Last week I gave my hula class a book review as a new form of my usual Fun Fact presentation. The book was "Bird of Another Heaven," by James D. Houston. The novel has a Hawaiian theme and was written by a man who made Hawaiian culture his passion.
Actually, I didn't know about James Houston until after he died from cancer at age 75, in April 2009. I came across an obituary which portrayed him as a fascinating figure. He and his wife lived in Santa Cruz, California, but made frequent trips to Hawai'i, where he had made numerous friends. For more than 20 years he was a close friend of Eddie Kamae, one of the original musicians in the seminal "Sons of Hawai'i" group. The group, which featured the singing and slack key guitar playing of the legendary Gabby Pahinui, was given much credit for the Hawaiian Renaissance of the 1970s and 80s. Eddie Kamae, in particular, did extensive research and field work in order to find and revive the songs and music of Old Hawai'i.
Kamae also made a number of documentary films about Hawaiian culture, and Houston was his partner in the film making by helping to write the scripts. I have seen their film, "Sons of Hawai'i," about the musical group, which was fascinating.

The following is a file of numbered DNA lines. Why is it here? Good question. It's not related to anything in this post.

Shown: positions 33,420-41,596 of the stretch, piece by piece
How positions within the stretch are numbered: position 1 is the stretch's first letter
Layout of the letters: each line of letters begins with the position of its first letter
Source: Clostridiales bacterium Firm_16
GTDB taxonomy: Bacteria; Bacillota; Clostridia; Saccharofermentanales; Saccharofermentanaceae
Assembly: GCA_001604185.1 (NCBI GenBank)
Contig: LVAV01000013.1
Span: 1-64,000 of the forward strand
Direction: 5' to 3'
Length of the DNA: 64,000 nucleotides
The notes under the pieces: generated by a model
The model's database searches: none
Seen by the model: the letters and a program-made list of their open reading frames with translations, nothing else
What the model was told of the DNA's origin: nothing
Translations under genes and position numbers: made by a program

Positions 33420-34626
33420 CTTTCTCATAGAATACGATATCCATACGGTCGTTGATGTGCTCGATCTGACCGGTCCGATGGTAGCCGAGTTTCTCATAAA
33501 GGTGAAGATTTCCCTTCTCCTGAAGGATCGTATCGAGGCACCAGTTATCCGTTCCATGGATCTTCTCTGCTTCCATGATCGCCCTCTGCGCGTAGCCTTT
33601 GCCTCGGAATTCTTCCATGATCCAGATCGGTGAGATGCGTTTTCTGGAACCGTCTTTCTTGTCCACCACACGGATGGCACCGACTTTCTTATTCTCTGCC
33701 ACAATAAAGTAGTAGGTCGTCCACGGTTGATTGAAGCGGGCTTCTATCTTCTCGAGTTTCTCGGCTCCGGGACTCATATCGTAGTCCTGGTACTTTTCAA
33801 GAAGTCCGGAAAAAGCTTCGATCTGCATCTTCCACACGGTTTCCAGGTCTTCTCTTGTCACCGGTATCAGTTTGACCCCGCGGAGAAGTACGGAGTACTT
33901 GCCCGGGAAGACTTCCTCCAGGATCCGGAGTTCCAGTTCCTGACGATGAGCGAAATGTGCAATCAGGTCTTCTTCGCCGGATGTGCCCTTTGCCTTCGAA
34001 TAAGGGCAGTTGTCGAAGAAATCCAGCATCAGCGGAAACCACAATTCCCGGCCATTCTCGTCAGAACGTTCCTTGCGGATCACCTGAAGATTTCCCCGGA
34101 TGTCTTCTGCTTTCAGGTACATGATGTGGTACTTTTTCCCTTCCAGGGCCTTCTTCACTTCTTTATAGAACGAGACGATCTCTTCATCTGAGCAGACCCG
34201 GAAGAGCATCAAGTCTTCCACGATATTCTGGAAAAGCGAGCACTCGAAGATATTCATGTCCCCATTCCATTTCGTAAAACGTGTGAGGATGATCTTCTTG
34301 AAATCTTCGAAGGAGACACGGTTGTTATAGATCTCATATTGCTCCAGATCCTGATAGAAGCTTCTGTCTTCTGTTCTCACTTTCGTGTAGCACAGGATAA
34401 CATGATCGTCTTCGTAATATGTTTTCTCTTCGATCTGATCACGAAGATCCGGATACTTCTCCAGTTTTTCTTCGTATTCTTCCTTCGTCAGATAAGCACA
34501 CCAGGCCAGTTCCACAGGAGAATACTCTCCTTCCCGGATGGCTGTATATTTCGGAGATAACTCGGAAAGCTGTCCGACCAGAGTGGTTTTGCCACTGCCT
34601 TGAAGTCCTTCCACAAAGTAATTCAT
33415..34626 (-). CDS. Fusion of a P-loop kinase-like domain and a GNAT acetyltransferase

Houston wrote a biography of Kamae, as well as a book about surfing. But as far as I know, "Bird of Another Heaven," was his only Hawai'i-themed work of fiction.
The story is based on historical fact, dealing partly with the final voyage by Hawai'i's last king, Kalâkaua. While staying at San Francisco's beautiful Palace Hotel (still standing and still beautiful), the king fell ill. One day he felt well enough to welcome a visitor from Thomas Edison's lab, who wanted to record the king's voice on the new-fangled recording device Edison had invented, a wax cylinder that could be played on a gramophone. The actual cylinder is at Honolulu's Bishop Museum.
Kalâkaua made the recording, a greeting to his people in the Hawaiian language, but just a few days later, on January 20, 1891, died in his hotel suite. He was 54. The circumstances of his rather sudden death are still questioned, and, in fact, Houston depicts a murder scene in his novel, showing a villain delivering poisoned tea, while greedy American businessmen in Honolulu wring their hands in happy anticipation of freedom from the king's trade restraints.
Houston creates a half Hawaiian-half American Indian character as Kalâkaua's young lover. The novel moves forward in time to introduce a young man who discovers a side of his family that was hidden from him. When he finally meets his grandmother, she gives him her mother's journal, all about her affair with the king and the final days they spent together before his death. She also gives him a wax cylinder that her mother had kept, a second recording that no one else knew about.
In the novel an archivist at the Bishop Museum advises him to take the cylinder to a lab in California that would have the appropriate technology in order to retrieve the king's voice. At the lab, the scientists do their darnedest, but are unable to retrieve more than a few indecipherable sounds, not even entire words.